In order to place the interceptor to use we need to create a custom behavior and apply the interceptor to it. In our case we need to create a Custom Operation behavior as the data validation holds good only for a particular operation contract. Create a class named CustomDataOperationBehavior, inherit for the class Attribute and also implement the interface IOperationBehavior. In the ApplyDispatchBehavior method create the instance of the ParameterValidator class and add it to the dispatchOperation.

namespace ParameterInspectionSample
{
    public class CustomDataOperationBehavior : Attribute, IOperationBehavior
    {
        #region IOperationBehavior Members
 
        public void AddBindingParameters(OperationDescription operationDescription, System.ServiceModel.Channels.BindingParameterCollection bindingParameters)
        {
        }
 
        public void ApplyClientBehavior(OperationDescription operationDescription, System.ServiceModel.Dispatcher.ClientOperation clientOperation)
        {
        }
 
        public void ApplyDispatchBehavior(OperationDescription operationDescription, System.ServiceModel.Dispatcher.DispatchOperation dispatchOperation)
        {
            dispatchOperation.ParameterInspectors.Add(new ParameterValidator());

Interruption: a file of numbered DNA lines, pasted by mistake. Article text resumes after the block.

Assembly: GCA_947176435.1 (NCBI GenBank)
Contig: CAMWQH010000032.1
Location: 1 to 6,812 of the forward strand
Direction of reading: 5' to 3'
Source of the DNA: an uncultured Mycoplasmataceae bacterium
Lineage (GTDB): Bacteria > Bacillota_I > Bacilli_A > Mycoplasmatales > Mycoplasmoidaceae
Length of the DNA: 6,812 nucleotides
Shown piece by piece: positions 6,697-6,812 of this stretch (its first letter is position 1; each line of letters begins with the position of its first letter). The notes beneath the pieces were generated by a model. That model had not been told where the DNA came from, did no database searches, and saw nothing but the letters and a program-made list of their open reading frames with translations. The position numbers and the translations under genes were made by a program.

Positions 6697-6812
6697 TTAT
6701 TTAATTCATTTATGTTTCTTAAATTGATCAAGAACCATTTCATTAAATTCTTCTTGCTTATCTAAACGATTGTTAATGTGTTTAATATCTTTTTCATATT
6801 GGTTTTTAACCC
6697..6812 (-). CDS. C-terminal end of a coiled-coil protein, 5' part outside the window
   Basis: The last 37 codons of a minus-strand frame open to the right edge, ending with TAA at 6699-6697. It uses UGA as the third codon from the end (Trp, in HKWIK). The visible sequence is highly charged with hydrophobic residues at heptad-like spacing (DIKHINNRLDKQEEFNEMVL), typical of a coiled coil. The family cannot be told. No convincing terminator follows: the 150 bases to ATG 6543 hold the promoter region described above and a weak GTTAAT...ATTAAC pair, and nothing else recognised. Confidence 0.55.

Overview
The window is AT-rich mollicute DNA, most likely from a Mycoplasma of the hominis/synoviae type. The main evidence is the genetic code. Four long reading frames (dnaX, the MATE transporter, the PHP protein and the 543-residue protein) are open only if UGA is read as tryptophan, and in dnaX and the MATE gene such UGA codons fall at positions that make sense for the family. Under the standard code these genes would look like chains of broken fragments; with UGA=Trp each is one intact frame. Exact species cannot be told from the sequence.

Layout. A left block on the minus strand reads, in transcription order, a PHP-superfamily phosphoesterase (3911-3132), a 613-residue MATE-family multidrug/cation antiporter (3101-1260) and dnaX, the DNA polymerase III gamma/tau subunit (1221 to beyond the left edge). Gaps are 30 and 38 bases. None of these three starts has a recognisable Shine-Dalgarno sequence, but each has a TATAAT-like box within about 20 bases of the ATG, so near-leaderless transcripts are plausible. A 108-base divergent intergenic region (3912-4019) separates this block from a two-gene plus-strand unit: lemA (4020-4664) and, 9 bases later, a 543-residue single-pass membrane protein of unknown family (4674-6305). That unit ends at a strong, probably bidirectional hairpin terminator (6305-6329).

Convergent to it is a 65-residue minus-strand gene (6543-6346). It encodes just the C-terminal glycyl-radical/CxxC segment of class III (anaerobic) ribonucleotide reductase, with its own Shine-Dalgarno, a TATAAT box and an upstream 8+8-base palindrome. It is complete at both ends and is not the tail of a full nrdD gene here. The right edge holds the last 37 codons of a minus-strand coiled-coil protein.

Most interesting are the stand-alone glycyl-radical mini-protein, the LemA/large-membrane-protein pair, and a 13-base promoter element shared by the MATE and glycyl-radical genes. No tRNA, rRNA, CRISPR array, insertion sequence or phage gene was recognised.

}
 
        public void Validate(OperationDescription operationDescription)
        {
        }
 
        #endregion
    }
}
 

I have created this as an attribute so that the respective operation contract can be decorated with this class as shown below.

namespace ParameterInspectionSample
{
    [ServiceContract]
    public interface IService1
    {
        [CustomDataOperationBehavior]
        [OperationContract]
        string ProcessData(DateTime renewalDate, string name);
    }
}

I will leave it to the readers to explore the other inspectors. I hope this article was informative about the WCF extensibility.

Happy reading!



Related Articles

Comments

  • WCF Parameter inspector

    Posted by Nithiya on 08/12/2014 12:24am

    Very nice post. Do post for other inspectors also.

    Reply
Leave a Comment
  • Your email address will not be published. All fields are required.

Top White Papers and Webcasts

  • Live Event Date: December 11, 2014 @ 1:00 p.m. ET / 10:00 a.m. PT Market pressures to move more quickly and develop innovative applications are forcing organizations to rethink how they develop and release applications. The combination of public clouds and physical back-end infrastructures are a means to get applications out faster. However, these hybrid solutions complicate DevOps adoption, with application delivery pipelines that span across complex hybrid cloud and non-cloud environments. Check out this …

  • On-demand Event Event Date: October 29, 2014 It's well understood how critical version control is for code. However, its importance to DevOps isn't always recognized. The 2014 DevOps Survey of Practice shows that one of the key predictors of DevOps success is putting all production environment artifacts into version control. In this webcast, Gene Kim discusses these survey findings and shares woeful tales of artifact management gone wrong! Gene also shares examples of how high-performing DevOps …

Most Popular Programming Stories

More for Developers

RSS Feeds